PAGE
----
The 2017 Tax Cut and Jobs Act (2017 Act) created the federal Qualified Opportunity Zone program (QOZ or Program) effective in 2018 and operative for the next three decades. Beginning January 1, 2018, through December 31, 2026, individuals, corporations, REITs, and pass-through entities can sell a wide variety of appreciated capital assets and elect to reinvest the resulting capital gain into a Qualified Opportunity Fund (QOF). The federal tax impact of participating in a QOF includes deferring qualified gains for up to eight years and permanently exempting up to 15% of the original federal gain and 100% of the post-reinvestment gain – after holding the investment for seven and ten years, respectively.
Top 5 Things to Know about QOZ
While most of the focus is on real estate projects, the Program also provides significant potential benefits for taxpayers investing in active businesses that operate primarily within a QOZ. A future sale of an active business at multiples of 6 – to – 8 of EBITDA can easily eclipse a healthy real estate investment over that same period.
Taxpayers must roll all (or a portion) of their capital gains (short-term or long-term) into a QOF within 180 days of the capital gain being realized. The QOF must then timely invest the gain into undeveloped or developed real estate, a new or existing QOZ-based business, or into other QOZ property. Investors in various flow-thru entities (e.g., partnerships, S Corps, certain trusts and REITS) are deemed to receive their allocable share of taxable income on the last day of the entity’s taxable year, or December 31, for calendar year entities. Partners in partnerships that do not make the QOZ deferral election at the entity level can make the deferral election on their personal income tax return for their share of the capital gains on Form 8949. So most taxpayers with 2018 gains still have time to set up a QOF.
Be cautious of the many brokerage house QOFs which are being formed as they can trigger taxes in multiple states since only 28 states have adopted the federal provisions. Although all states have QOZ census tracts, the Program allows each state to elect whether or not they want to conform to the federal QOZ provisions. Governor Newsom recently announced selective conformity on limited housing and green tech projects. State law is varied and requires a very careful state-by-state analysis. As a result of California’s non-conformity, California taxpayers should carefully evaluate IRC Section 1031 structuring before making the plunge into a QOF.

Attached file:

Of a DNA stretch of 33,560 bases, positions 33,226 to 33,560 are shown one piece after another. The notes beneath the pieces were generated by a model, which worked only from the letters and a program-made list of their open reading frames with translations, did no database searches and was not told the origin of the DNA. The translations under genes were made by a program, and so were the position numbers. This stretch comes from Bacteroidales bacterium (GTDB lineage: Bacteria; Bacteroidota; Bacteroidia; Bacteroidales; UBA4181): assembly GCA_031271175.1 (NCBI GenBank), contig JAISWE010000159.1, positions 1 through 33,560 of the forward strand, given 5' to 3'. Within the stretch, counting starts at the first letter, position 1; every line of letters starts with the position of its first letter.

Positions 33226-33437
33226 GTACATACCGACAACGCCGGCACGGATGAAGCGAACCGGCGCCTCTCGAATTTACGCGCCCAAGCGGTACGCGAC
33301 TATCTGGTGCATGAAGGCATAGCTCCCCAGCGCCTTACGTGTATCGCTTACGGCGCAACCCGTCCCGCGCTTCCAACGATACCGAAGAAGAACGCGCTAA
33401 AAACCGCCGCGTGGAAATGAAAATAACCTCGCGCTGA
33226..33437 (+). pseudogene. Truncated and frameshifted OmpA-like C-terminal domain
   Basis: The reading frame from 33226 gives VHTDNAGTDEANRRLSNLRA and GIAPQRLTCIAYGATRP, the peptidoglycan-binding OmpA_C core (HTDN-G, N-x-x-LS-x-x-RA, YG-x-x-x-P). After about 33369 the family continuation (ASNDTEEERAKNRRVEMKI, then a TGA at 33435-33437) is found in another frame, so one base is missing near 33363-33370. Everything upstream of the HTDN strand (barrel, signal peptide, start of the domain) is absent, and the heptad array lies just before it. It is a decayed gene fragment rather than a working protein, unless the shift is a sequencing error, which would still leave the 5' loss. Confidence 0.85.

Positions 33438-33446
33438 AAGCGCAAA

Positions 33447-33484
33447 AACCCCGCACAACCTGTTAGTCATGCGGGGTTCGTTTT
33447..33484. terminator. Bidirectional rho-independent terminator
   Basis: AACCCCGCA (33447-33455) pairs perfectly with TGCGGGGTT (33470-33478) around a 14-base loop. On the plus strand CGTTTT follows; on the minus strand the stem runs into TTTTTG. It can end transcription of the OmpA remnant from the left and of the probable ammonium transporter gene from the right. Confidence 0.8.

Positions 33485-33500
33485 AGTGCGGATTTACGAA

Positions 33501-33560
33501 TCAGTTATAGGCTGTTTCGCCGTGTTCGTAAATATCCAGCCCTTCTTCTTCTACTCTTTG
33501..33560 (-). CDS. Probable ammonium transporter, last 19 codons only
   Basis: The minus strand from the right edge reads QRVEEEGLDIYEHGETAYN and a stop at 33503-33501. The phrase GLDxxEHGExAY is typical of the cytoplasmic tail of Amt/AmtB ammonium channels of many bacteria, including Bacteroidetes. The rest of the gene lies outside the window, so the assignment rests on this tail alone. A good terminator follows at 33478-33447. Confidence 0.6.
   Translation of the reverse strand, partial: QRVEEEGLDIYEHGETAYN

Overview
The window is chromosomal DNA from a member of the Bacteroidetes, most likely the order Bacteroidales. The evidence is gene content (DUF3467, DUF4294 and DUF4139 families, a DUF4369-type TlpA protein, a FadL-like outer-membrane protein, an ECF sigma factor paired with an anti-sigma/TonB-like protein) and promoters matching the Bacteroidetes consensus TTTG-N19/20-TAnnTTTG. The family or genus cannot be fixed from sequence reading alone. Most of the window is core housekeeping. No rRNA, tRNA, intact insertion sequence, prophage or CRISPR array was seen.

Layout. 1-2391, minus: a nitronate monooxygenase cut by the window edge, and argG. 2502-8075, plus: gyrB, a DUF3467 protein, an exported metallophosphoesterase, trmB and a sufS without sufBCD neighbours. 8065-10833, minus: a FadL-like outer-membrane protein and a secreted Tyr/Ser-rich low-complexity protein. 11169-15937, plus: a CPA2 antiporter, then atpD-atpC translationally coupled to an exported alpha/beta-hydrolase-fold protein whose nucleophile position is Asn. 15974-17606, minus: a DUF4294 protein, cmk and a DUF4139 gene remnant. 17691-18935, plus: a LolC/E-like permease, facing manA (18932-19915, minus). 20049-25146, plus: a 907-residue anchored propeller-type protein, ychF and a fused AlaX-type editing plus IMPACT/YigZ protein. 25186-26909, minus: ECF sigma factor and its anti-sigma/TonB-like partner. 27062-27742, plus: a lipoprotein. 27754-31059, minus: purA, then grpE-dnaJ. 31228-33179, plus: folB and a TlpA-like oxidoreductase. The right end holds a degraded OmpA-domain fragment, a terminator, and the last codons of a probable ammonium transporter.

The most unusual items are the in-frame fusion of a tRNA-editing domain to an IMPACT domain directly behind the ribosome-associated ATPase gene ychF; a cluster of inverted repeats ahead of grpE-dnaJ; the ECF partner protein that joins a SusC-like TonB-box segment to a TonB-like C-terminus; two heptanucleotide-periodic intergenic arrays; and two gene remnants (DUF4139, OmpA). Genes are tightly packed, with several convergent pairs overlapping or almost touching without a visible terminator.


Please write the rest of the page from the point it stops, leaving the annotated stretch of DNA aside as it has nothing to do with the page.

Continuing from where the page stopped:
Consider your future exit strategies when structuring the QOF especially when it comes to mixed-use projects or QOFs holding multiple assets that may be disposed of at different times. The way the law is currently written, investors must sell at the QOF level (vs. the subsidiary level) to fully benefit from the tax step-up at the 10-year holding period. Therefore, setting up a single QOF that holds multiple QOZ business assets can create some messy tax issues at the time of exiting the individual business assets.
Cities and states are very hungry for projects in these OZ census tracts so talk to their Economic Development personnel to determine the types of projects they are looking for, what vacant property is available and might already contain entitlements, and how the government agencies can assist in fast-tracking zoning, permits, etc. It is also worth exploring other tax and economic incentives that may be available in different locales.
The OZ program is a game-changer for developers, entrepreneurs, and other investors. There are still many open issues regarding the development process and how the Program will overlay with exiting and expanding operating businesses. Even so, taxpayers who have already sold an asset which generated a large capital gain should at least consider forming a QOF in order to “park” the gain within 180 days for future downstream investment once more regulatory guidance is provided.
For additional information about the OZ program, please contact Blake Christian, CPA/ MBT at Blake.Christian@hcvt.com or Alejandra Lopez at Alejandra.firstname.lastname@example.org. More information is also available at hcvt.com.